Speaking Out

The power of public speaking

SpeechBack in 1996 I joined a professional women’s networking group in Stavanger, Norway. The group was called WIN, which stood for Women’s International Network. This was the first professional club that I had ever joined and I was very nervous, particularly at the first meeting when I didn’t know a soul.

Today, five years later, I have to admit that I owe everything I have become today to WIN. Not only were there monthly meetings with a motivational speaker, but there was a sub-group for WIN members to join. There was no fee, and members met informally in each other’s homes once a month. I joined the group that called itself ‘Presenters’.

There were usually only four or five of us at ‘Presenters’. Each session we would pick a topic at random out of a hat, take 15 minutes to prepare our speech and then five minutes to speak. The topics could be as crazy as ‘lost socks’, as fascinating as ‘dreams’ or as unusual as ‘ferret-farming.’ One of the other members was chosen to be the heckler, another to be over-enthusiastic, another to be bored. The results were dramatic, humorous and immensely useful.

Six months later I found myself as the guest speaker at a WIN meeting, talking about my pet subject: portable careers. Three months later I was paid to develop and present a three-hour workshop on the same subject to a group of about 20 expatriate women. A year later I presented the same workshop to more than 100 people at the 1998 Women on the Move Conference in Paris. Since then I have presented almost every month at venues all over the world.

It was after the Paris presentation that I came to realize the power of public speaking. My workshop had lasted over two hours, but the queue of people who wanted to ask additional questions or exchange business cards, lasted a further hour. There were several hundred delegates at the conference and it would have been impossible for me to meet them all at the various break times. Now, after a giving a presentation, more than a third of the attendees knew who I was. Thanks to the copious handouts I had passed around they also knew my contact details.

When I returned home I made the effort to contact every single person who had given me her card. I just wrote a short note to thank them for attending and to suggest that they could contact me again at any time if they had further questions.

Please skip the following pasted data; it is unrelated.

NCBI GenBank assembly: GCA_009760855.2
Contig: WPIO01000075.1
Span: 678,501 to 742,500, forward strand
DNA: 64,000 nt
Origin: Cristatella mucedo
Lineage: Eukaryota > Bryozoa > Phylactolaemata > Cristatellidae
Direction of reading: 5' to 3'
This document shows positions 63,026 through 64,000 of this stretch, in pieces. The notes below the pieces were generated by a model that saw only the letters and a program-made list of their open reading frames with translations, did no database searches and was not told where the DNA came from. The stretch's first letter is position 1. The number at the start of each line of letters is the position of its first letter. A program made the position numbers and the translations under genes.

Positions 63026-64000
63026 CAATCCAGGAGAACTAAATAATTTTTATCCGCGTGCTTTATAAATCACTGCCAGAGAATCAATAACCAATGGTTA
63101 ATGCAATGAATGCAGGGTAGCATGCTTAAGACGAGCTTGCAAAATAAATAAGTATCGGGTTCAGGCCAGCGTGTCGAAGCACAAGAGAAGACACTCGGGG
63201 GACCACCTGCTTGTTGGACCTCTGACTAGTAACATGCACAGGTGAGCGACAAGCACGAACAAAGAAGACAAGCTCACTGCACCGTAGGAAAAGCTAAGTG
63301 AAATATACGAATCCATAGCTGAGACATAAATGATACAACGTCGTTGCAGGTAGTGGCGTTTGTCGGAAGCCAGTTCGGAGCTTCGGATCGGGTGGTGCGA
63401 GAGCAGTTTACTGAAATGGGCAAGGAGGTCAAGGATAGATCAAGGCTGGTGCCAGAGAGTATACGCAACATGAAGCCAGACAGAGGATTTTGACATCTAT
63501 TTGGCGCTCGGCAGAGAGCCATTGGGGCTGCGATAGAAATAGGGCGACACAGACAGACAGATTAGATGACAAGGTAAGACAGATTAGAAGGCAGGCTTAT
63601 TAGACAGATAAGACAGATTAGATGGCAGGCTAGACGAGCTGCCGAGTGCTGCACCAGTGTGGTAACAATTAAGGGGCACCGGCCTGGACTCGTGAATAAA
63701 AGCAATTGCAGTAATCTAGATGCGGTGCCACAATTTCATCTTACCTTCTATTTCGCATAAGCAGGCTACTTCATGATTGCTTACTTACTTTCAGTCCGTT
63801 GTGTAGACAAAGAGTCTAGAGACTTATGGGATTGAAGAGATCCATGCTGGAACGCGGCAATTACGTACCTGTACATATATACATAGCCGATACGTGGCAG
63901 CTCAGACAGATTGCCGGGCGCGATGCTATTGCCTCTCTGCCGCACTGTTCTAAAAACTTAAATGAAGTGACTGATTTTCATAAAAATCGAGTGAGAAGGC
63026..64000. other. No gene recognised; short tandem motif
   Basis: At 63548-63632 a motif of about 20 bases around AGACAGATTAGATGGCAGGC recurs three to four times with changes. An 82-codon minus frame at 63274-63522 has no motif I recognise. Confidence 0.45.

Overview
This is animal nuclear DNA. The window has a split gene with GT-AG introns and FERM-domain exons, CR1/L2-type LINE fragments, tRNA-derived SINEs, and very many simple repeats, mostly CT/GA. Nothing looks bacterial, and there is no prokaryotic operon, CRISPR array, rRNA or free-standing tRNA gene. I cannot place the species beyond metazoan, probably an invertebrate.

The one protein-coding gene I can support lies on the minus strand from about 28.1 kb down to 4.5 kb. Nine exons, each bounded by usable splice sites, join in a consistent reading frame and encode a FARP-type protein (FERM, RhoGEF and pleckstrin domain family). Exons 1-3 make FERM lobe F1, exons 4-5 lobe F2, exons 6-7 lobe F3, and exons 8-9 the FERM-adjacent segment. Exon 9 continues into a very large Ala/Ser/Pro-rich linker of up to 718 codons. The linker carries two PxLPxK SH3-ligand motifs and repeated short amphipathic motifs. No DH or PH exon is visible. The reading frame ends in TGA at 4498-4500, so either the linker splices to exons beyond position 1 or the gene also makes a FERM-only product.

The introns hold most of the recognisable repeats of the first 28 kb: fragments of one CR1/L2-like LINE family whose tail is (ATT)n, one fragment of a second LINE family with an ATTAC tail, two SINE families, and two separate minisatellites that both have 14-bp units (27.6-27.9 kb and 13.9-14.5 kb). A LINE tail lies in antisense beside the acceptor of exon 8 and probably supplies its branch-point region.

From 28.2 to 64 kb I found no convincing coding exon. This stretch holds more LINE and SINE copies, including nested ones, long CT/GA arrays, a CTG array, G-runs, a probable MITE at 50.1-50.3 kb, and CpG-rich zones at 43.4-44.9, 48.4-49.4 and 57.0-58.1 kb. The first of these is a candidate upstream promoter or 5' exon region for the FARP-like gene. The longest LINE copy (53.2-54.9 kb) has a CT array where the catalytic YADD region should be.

Sometimes conference speakers are not paid a fee, though, usually, the organizers may underwrite the conference fees and a hotel room for a night or two. Nevertheless, conference organizers rarely have to go begging for speakers. Those speakers with a service or product to sell are often happy to fund their own travel expenses for the opportunity of showing their face, on stage, to a captive audience.

Many of the conference delegates will have traveled alone. While talking to total strangers can be daunting, striking up a conversation with the speaker you have just heard is much easier. Similarly, speakers find it as easy to start chatting to someone they have seen in their session as to a fellow presenter.

Networking can be much simpler and more productive at a conference. After half an hour or so on stage, you are more likely to be remembered than if you had merely chatted to someone for a few minutes during a coffee break.

Since that first presentation at WIN I have now spoken at international events, to organizations and to corporations all over the world. A month does not pass when I do not speak to my target market. Often, these days, I am paid to speak too! But one thing that does not change is the networking potential of these engagements.

When Woman Abroad magazine was first launched on the international market we decided to market it by giving away up to 20,000 copies each issue. In order to do this many publishers would have to buy numerous databases of potential customers. We bought none. Thanks to the exponential effect of contacting all the people I have met along the way and asking them to tap into their own networks, we have accessed hundreds of thousands worldwide.

You may not have a Presenters group near you to kick-start your own speaking career, but you can always start one. Go to a short course; buy a book or practice on your own in front of your video camera. Do not underestimate the power of presenting.

About Joanna Parfitt

Joanna Parfitt is an international journalist, book author, publisher, speaker, career consultant and founder of Career In Your Suitcase. After a decade abroad, Joanna now specializes in expatriate and career issues. For more information visit her website.

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